Savings Account For Kids: It’s Never Too Early!

After reading the title of this article, you may be a little confused. A child opening their own savings account? Well, not exactly. Many adults, including parents and grandparents, like to open a savings account for their child or grandchildren. They want the child at hand to understand finances and have a nice bit of cash for the kid as they grow into adulthood.

The money may go to college tuition, a down payment on a car, or even rent while they go to school. Starting a savings account for a child is a great idea, and finding the right bank to open an account with should take careful thought and consideration.

Why Should I?

You may be asking yourself “why in the world would I want to open a savings account for my child while they are still very young?”. Well, it’s easy to forget to teach your kids good money management skills. While children are growing up, teaching them financial responsibility through a savings account is simple.

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A portion of their birthday money, Christmas money, allowances, and other means of income your child may receive throughout adolescence should be placed into the savings account with their knowledge. Teaching them to put away money rather than spending it all will make them financially responsible in the future.

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The Consumer Financial Protection Bureau conducted a study that shows that if a child has a savings account in their youth, they are three times more likely to go to college and are four times more likely to graduate. Even if the account had a small amount of money in it, the results came out the same.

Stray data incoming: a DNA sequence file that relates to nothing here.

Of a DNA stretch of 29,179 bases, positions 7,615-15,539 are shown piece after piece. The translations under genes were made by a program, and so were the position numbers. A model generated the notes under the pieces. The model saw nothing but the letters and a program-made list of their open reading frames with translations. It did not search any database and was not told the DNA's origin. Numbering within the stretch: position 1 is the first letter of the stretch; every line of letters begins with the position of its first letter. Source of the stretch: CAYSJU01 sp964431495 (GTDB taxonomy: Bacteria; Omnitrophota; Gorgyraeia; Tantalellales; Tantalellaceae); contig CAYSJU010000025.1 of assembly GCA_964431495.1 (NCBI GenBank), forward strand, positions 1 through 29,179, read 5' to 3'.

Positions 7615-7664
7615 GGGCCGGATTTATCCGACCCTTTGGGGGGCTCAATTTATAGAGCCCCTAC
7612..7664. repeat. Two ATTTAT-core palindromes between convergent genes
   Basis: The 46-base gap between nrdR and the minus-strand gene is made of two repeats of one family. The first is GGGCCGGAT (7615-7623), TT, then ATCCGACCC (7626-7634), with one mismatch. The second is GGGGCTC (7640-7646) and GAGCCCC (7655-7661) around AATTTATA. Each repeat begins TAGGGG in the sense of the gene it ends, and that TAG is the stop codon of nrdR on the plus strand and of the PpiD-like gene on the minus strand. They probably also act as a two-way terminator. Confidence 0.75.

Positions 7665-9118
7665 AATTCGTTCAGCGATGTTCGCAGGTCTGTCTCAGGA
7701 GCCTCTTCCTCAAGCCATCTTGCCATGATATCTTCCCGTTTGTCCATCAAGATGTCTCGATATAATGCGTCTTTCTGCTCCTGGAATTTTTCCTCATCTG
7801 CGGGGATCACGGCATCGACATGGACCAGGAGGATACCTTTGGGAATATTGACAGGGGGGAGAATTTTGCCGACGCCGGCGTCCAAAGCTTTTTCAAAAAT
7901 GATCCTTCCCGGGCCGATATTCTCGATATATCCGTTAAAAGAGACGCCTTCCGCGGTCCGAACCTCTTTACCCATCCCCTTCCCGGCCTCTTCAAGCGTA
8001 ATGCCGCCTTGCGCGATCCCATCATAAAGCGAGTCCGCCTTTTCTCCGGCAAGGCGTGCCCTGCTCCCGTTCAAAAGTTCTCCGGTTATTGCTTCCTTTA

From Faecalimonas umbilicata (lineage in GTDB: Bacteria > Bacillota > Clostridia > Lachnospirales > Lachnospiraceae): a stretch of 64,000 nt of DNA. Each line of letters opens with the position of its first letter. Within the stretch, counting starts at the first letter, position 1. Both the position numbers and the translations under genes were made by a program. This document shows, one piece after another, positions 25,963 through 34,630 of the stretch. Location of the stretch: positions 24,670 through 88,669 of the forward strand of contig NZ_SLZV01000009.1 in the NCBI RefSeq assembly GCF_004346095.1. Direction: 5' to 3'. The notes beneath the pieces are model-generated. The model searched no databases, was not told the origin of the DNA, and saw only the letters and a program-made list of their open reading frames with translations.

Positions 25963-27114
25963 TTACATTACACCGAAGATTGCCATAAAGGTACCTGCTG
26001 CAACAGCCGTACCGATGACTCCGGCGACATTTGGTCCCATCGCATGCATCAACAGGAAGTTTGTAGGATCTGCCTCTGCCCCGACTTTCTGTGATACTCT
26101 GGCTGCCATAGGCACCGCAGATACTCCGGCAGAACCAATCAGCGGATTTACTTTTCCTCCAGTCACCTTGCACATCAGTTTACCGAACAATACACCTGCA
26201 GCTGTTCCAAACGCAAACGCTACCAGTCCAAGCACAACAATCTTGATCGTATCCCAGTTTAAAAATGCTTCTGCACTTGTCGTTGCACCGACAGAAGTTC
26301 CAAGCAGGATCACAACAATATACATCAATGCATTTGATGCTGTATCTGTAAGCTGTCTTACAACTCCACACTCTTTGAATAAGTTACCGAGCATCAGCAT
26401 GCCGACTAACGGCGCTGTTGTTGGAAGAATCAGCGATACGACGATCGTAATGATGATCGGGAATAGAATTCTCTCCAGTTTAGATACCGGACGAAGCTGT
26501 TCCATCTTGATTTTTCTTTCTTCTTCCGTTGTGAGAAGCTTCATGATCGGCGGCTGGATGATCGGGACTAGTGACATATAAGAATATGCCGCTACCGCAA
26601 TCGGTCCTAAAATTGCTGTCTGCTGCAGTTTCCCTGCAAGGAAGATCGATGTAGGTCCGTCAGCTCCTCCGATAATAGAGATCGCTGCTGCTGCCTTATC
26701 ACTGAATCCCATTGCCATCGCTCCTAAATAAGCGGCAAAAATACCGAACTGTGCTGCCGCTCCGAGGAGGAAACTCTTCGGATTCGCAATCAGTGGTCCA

Being able to teach your kids banking skills through the account is also possible. Using an ATM or making a deposit is still a mystery today to some adults.

Let the Child Contribute

By giving the child some access to the account, you will find it easier for them to want to deposit their cash into the account. Teaching them simple addition and subtraction through withdrawals and deposits will make them feel a bit more in control of what is going on with the account and help them practice their math skills.

When they see their savings amount rising, they will begin to understand what depositing money does. Showing them how interest works, once they are at an age where they can understand it, will show them how their money can add up over time and will encourage them to keep it in a bank for longer periods of time.

Making the visit to the bank a fun experience rather than a drag will fortify their desire to visit the bank as an adult. Many children, and adults, feel that visiting a bank is boring. Showing a child otherwise at an early age prevents them from dreading visiting a bank early on.

What You Should Look For?

When deciding what bank you should open your child’s account with, there is a decently sized list of criteria to look for. First and foremost, look at the fees the bank charges. A bank with no minimum balance and no monthly fees is a good option for a child since they may not be making large deposits routinely.

The interest rate is also important. Finding a high interest rate that will let your child’s money multiply is ideal. Online banks and credit unions typically offer higher interest rates than a traditional bank. Keep in mind, however, a traditional bank and a credit union will offer the interpersonal skills you are trying to teach the child while an online bank will not.

Finding a bank with physical and online aspects should also be of priority. Getting to interact with tellers and other employees while getting to monitor their account at home is beneficial to financial lessons that a child’s bank account will teach them.